AAO issues conjunctivitis reminder after Costas’ infection

February 19, 2014

As Bob Costas’ eye infection caused him to step away from his Sochi Olympics reporting duties, the American Academy of Ophthalmology (AAO) is reminding the public of the importance of seeking prompt medical treatment and practicing good hygiene to reduce the spread of what can be highly infectious eye conditions.

 

San Francisco-As Bob Costas’ eye infection caused him to step away from his Sochi Olympics reporting duties, the American Academy of Ophthalmology (AAO) is reminding the public of the importance of seeking prompt medical treatment and practicing good hygiene to reduce the spread of what can be highly infectious eye conditions.

The media have reported that NBC’s Costas is suffering from conjunctivitis-commonly known as pink eye.

According to the AAO, people who believe that they have symptoms of conjunctivitis should see an ophthalmologist.

Practicing good hygiene can prevent the spread of bacterial and viral conjunctivitis. Those who have the condition should do the following:

·      Washing their hands often.

·      Avoid touching their eyes.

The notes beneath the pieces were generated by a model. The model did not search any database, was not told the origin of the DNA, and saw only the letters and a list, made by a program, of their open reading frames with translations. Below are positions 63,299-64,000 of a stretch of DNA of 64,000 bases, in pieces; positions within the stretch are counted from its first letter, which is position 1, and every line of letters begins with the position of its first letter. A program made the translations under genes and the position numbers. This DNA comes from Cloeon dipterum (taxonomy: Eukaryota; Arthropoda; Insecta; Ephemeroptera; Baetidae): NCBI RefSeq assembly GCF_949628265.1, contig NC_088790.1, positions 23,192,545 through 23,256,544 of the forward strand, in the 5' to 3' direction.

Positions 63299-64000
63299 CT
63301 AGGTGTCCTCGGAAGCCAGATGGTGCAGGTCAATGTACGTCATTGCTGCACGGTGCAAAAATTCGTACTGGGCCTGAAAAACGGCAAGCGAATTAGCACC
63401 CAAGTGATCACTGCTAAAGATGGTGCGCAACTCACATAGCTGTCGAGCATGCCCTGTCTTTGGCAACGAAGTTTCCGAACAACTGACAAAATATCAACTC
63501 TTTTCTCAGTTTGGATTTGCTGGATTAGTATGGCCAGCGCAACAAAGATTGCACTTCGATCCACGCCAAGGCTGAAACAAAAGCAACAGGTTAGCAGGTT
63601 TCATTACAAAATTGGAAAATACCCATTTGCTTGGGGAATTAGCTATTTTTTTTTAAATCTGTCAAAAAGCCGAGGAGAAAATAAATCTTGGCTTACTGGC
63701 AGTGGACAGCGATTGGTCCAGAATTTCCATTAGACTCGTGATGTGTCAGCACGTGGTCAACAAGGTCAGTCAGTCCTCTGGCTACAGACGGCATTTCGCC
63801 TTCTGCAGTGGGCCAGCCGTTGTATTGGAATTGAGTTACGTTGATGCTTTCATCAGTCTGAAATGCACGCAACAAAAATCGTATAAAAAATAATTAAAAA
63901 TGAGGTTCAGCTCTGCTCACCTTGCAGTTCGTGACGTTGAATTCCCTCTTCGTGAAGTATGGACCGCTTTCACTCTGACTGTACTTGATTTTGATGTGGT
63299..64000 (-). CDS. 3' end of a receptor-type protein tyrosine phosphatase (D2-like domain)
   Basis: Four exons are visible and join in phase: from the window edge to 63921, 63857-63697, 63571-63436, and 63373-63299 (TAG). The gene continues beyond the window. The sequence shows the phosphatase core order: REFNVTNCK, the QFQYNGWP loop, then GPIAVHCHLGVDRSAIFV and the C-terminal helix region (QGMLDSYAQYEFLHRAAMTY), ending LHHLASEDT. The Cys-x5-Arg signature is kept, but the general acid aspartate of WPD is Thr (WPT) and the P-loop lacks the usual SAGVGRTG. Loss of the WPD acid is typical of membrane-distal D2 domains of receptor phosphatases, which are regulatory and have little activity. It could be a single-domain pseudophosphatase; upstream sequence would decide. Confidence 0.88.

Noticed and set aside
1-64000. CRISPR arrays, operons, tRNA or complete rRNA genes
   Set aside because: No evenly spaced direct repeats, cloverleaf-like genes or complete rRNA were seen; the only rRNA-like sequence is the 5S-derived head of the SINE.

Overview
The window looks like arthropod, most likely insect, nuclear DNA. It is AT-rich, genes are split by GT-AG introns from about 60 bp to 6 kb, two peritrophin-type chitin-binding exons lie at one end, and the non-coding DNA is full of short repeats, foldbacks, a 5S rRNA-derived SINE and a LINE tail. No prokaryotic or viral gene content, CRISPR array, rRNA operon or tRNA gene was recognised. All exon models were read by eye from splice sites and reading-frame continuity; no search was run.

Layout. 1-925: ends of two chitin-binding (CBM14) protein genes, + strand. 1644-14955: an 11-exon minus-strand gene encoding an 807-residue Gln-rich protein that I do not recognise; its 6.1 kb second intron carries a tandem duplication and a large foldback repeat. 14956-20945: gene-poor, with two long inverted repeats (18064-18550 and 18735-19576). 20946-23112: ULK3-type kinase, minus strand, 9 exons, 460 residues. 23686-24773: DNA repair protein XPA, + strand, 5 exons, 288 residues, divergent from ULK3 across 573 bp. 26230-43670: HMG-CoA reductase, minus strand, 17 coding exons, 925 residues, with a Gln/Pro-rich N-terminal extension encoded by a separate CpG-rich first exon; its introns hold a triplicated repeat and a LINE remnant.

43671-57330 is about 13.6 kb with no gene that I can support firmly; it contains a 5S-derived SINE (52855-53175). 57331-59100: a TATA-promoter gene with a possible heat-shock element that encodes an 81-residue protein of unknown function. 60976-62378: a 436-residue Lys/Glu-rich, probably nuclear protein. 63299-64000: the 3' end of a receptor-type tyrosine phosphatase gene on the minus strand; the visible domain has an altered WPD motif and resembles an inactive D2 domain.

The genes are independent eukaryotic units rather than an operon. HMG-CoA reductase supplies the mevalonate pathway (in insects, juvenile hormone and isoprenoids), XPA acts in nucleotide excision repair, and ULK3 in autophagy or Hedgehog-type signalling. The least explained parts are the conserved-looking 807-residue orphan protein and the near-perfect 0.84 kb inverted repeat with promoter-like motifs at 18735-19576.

·      Do not reuse towels, washcloths, handkerchiefs, and tissues to wipe the face and eyes.

·      Change pillowcases frequently.

·      Replace eye cosmetics regularly with new ones, and do not share them with other people.

·      Avoid wearing contact lenses. To prevent infection, always clean contact lenses properly, and in cases of disposable contacts, follow the instructions of the box and dispose when advised.

“While (conjunctivitis) is often associated with children and schools where it can spread easily among students, the seriousness of Bob Costas’ reported eye infection during the Olympics is a reminder that conjunctivitis can strike at any age and can progress to a level that can even cause adults to miss work,” said Richard L. Abbott, MD, a past president of the AAO and health science clinical professor of ophthalmology and Thomas W. Boyden Endowed Chair in Ophthalmology at the University of California-San Francisco. "Fortunately, most cases of conjunctivitis are easily treatable and its transmission preventable. Diligence in getting quick medical help and practicing good hygiene to prevent spread to the other eye or individuals is the key."

To find out more information on pink eye and other eye conditions and diseases, visit www.geteyesmart.org.

 

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